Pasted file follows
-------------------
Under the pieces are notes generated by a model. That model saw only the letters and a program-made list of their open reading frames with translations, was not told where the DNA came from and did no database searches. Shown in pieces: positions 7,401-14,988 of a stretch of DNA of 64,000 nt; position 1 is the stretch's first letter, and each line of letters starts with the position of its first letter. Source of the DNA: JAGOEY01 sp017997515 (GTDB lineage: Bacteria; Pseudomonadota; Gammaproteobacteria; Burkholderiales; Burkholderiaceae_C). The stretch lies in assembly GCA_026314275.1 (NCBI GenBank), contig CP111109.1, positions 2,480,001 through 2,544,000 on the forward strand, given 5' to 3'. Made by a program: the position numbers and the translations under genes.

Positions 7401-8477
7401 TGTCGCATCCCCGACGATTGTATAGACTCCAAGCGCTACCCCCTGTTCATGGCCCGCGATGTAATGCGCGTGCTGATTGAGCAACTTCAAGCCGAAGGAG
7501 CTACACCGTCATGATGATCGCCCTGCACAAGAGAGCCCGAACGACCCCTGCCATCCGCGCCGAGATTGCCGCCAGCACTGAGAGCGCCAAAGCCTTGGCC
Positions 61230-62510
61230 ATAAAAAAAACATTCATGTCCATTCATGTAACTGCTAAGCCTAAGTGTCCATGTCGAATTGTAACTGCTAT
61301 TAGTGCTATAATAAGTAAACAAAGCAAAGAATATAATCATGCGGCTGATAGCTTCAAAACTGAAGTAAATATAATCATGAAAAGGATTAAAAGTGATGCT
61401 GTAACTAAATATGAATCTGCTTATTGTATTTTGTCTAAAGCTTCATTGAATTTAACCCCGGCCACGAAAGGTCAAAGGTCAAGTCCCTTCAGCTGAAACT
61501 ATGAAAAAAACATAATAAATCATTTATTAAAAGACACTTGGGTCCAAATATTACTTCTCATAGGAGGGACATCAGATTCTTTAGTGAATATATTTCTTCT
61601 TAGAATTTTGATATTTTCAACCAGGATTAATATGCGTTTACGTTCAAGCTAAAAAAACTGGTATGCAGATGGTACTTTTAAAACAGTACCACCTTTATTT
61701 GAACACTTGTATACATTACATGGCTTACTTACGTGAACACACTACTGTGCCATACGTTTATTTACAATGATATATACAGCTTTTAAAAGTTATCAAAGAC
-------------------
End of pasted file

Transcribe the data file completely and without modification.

Under the pieces are notes generated by a model. That model saw only the letters and a program-made list of their open reading frames with translations, was not told where the DNA came from and did no database searches. Shown in pieces: positions 7,401-14,988 of a stretch of DNA of 64,000 nt; position 1 is the stretch's first letter, and each line of letters starts with the position of its first letter. Source of the DNA: JAGOEY01 sp017997515 (GTDB lineage: Bacteria; Pseudomonadota; Gammaproteobacteria; Burkholderiales; Burkholderiaceae_C). The stretch lies in assembly GCA_026314275.1 (NCBI GenBank), contig CP111109.1, positions 2,480,001 through 2,544,000 on the forward strand, given 5' to 3'. Made by a program: the position numbers and the translations under genes.

Positions 7401-8477
7401 TGTCGCATCCCCGACGATTGTATAGACTCCAAGCGCTACCCCCTGTTCATGGCCCGCGATGTAATGCGCGTGCTGATTGAGCAACTTCAAGCCGAAGGAG
7501 CTACACCGTCATGATGATCGCCCTGCACAAGAGAGCCCGAACGACCCCTGCCATCCGCGCCGAGATTGCCGCCAGCACTGAGAGCGCCAAAGCCTTGGCC
Positions 61230-62510
61230 ATAAAAAAAACATTCATGTCCATTCATGTAACTGCTAAGCCTAAGTGTCCATGTCGAATTGTAACTGCTAT
61301 TAGTGCTATAATAAGTAAACAAAGCAAAGAATATAATCATGCGGCTGATAGCTTCAAAACTGAAGTAAATATAATCATGAAAAGGATTAAAAGTGATGCT
61401 GTAACTAAATATGAATCTGCTTATTGTATTTTGTCTAAAGCTTCATTGAATTTAACCCCGGCCACGAAAGGTCAAAGGTCAAGTCCCTTCAGCTGAAACT
61501 ATGAAAAAAACATAATAAATCATTTATTAAAAGACACTTGGGTCCAAATATTACTTCTCATAGGAGGGACATCAGATTCTTTAGTGAATATATTTCTTCT
61601 TAGAATTTTGATATTTTCAACCAGGATTAATATGCGTTTACGTTCAAGCTAAAAAAACTGGTATGCAGATGGTACTTTTAAAACAGTACCACCTTTATTT
61701 GAACACTTGTATACATTACATGGCTTACTTACGTGAACACACTACTGTGCCATACGTTTATTTACAATGATATATACAGCTTTTAAAAGTTATCAAAGAC